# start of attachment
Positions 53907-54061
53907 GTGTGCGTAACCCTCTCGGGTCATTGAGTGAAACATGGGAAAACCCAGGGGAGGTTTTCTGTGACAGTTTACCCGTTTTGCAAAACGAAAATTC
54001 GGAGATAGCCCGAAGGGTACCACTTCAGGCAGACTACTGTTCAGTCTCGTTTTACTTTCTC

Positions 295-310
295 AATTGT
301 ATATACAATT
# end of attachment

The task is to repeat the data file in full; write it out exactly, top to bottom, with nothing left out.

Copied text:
Positions 53907-54061
53907 GTGTGCGTAACCCTCTCGGGTCATTGAGTGAAACATGGGAAAACCCAGGGGAGGTTTTCTGTGACAGTTTACCCGTTTTGCAAAACGAAAATTC
54001 GGAGATAGCCCGAAGGGTACCACTTCAGGCAGACTACTGTTCAGTCTCGTTTTACTTTCTC

Positions 295-310
295 AATTGT
301 ATATACAATT